The typical U-shaped incision is made from mastoid tip to mastoid tip is neck dissection is to be performed. A superiorly based subplatysmal flap is elevated up to 1 cm above the hyoid bone. This is to prevent skin retraction at the time of closure. The sternohyoid and thyrohyoid muscles are transected along the superior border of the thyroid cartilage. The sternothyroid muscles are transected along the inferior border of the thyroid cartilage taking care not to injure the underlying thyroid gland and vessels. Along the posterior border of the thyroid cartilage the inferior pharyngeal constrictor muscles and external thyroid perichondrium are transected. The pyriform sinus mucosa is released similar in doing a total laryngectomy. The cricothyroid joints are disarticulated careful so as not to injure the recurrent laryngeal nerves. The isthmus of the thyroid gland is transected. Along the anterior wall of the cervicomediastinal trachea to the level of the carina, blunt finger dissection is performed. Care is taken to stay anterior and close to the trachea to avoid damage to any vascular structure. This allows upward mobility of the trachea at the time of closure and eliminates tension at the suture line. Once the exposure is attained, the periosteum of the hyoid bone is incised anteriorly and laterally. A Freer elevator is used to dissect the pre-epiglottic space from the posterior surface of the hyoid bone. The larynx is entered superiorly through a transvalecular horizontal pharyngotomy, and inferiorly through a transverse medial criothyroidotomy along the superior border of the cricoid cartilage. The entire cricothyroid membrane is left attached to the thyroid cartilage. The inferior incision allows the endotracheal tube to be repositioned. The larynx is grasped with an Allis clamp and pulled inferiorly and anteriorly, which permits direct visualization of the tumor. Under direct vision, the endolaryngeal resection is started on the nontumor side. A vertical prearytenoid incision from the aryepiglottic fold to the superior border of the cricoid cartilage is performed using scissors. The pyriform sinus mucosa is preserved making the first cut by placing the blade of the scissors in the laryngeal lumen and the other between the elevated thyroid perichondrium and the thyroid cartilage. The entire paraglottic space is removed with the specimen. The vertical prearytenoid incision and the medial transverse cricothyroidotomy are then connected on the non-tumor side with an incision that transects the cricothyroid muscle along the superior border of the cricoid cartilage. The thyroid cartilage is then grasped and along the midline opened like a book to expose the tumor. Under direct vision the horizontal incision along the superior border of the cricoid cartilage and a vertical prearytenoid incision is performed. This procedure allows partial or total removal of the arytenoid cartilage on the tumor bearing side. The closure is performed closing only the mucosa of the upper part of the arytenoid cartilage covering the exposed cartilage. The inferior portion is left open. If one arytenoid cartilage is completely removed no attempt should be made to cover this raw surface. Each remaining arytenoid cartilage is pulled forward to the posteriolateral part of the cricoid cartilage. This avoids posterior sliding of the arytenoid cartilage. The hyoid bone and cricoid cartilage are then brought together using three submucosal sutures of 0 prolene which are looped around the cricoid cartilage and the hyoid bone. The sutures are placed midline and then 1 cm for the midline bilaterally. The pulling together of these sutures allows the mobilization of the cervicomediastinal trachea. A tracheotomy is performed at this time through the original skin incision. The anterior borders of the hyoid bone and cricoid cartilage should be carefully aligned. the sternohyoid muscles are sutured. drains are place and the skin incision is closed. the cuffed endotracheal tube is replaced with a cuffless tracheotomy tube and a dressing is applied. The cuffless tracheotomy tube helps preserve the cough reflex and possibly reduces peristomal soft tissue infection.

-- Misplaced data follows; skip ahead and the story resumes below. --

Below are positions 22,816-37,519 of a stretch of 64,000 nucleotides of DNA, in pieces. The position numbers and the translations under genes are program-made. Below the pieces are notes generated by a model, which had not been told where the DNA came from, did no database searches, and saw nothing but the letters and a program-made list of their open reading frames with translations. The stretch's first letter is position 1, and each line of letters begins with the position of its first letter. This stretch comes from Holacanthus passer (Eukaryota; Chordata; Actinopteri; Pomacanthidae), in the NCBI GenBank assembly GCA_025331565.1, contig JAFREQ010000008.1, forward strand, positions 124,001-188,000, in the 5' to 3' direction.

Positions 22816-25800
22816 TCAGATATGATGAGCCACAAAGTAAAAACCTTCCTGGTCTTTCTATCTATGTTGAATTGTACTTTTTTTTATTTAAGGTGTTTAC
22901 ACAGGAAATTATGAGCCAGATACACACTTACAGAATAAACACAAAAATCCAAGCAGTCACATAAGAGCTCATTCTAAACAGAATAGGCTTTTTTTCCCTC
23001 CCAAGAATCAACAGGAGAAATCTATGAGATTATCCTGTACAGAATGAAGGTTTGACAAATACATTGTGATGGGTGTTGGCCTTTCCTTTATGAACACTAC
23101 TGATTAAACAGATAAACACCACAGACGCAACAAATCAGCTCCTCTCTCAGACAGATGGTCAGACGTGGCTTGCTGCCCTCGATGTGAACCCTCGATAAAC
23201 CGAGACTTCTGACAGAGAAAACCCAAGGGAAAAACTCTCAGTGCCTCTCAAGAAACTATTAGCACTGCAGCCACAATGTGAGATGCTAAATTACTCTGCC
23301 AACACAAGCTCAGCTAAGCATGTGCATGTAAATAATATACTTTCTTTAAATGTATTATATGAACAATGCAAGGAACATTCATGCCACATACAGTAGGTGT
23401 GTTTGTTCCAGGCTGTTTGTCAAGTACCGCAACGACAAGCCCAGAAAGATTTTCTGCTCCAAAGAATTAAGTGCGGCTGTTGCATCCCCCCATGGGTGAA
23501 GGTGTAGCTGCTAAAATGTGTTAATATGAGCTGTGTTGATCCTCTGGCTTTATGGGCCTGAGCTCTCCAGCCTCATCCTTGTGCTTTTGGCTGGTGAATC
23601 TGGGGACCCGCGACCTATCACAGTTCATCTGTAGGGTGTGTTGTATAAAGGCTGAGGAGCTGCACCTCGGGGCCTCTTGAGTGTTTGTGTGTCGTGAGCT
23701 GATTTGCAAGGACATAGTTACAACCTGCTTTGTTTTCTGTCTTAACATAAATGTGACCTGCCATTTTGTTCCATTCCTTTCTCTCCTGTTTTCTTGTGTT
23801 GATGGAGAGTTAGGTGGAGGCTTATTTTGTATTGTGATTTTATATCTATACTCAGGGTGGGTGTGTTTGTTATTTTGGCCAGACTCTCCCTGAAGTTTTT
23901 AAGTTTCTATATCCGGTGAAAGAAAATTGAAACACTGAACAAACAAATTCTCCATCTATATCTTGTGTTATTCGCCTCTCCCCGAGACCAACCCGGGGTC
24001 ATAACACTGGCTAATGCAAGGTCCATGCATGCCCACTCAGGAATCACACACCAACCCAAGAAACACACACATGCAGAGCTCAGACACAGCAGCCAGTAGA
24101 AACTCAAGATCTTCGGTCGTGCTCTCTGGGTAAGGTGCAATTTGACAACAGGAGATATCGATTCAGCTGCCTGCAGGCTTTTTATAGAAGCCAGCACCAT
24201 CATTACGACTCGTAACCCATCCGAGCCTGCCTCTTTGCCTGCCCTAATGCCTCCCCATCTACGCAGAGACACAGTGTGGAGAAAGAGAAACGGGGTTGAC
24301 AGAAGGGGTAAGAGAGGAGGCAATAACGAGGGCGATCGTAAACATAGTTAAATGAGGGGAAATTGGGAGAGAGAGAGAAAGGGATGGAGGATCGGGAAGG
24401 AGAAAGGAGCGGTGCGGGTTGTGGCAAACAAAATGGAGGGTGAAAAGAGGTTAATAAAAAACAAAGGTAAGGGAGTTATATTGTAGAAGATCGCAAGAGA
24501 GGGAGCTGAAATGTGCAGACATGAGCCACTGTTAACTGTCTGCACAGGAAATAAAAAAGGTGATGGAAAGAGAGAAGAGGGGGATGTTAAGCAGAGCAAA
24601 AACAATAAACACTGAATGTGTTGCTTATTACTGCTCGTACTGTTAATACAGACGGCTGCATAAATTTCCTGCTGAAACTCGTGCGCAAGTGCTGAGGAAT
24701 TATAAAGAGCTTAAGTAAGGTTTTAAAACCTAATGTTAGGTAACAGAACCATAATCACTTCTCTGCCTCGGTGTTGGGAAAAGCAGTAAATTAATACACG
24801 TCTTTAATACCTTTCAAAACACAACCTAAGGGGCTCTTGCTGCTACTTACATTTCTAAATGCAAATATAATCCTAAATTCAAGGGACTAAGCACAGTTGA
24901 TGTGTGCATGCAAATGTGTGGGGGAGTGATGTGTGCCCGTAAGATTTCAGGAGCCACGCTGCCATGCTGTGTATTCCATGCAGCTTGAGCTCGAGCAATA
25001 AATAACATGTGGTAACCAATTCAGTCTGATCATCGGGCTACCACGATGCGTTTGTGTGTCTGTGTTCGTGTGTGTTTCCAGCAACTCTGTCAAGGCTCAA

The tracheotomy tube is removed around the third post operative day. The early stomal closure enhances remobilization of the arytenoid cartilage and allows for physiologic upward ascent of the neolarynx during swallowing. Once decannulation has been attained the patient is encouraged to practice swallowing their own secretions. As with the supraglottic laryngectomy the speech therapist is involved on a daily basis. The “supraglottic diet” is begun once the patient is able to adequately handle their own saliva. Liquids are introduced at a later date after handling thicker foods. If the patient was unable to swallow once out over a month a gastrostomy tube was placed.
In a study by Laccourreye the 3 year survival was 71.4%. No local recurrences were present in the 68 patients. The functional results showed that all patients were decannulated ( average 7 days). Normal deglutition was achieved by 74.6% of their patients. Physiologic phonation was achieved by all patients within 2 months. The vocal quality was harsh but allowed normal social interactions. The sensory and motor innervation to the remaining laryngeal structures are maintained by sparing both the recurrent and superior laryngeal nerves bilaterally. Laryngeal sphincter function is achieved by active opposition of the arytenoid cartilages with the base of the tongue forming a transverse neoglottic opening. The study by Chevalier etal found a three year survival of 83% and a five year survival of 79%.
In concluding the supraglottic and supracricoid laryngectomy are oncologically sound procedures with an extremely high local control rate. The tumors in general have a high propensity to regional and distal metastasis which decreases long term survival. The surgical procedure is more affective than radiation therapy for local control and overall survival. This procedure preserves the function of the larynx with a functional airway and normal deglutition.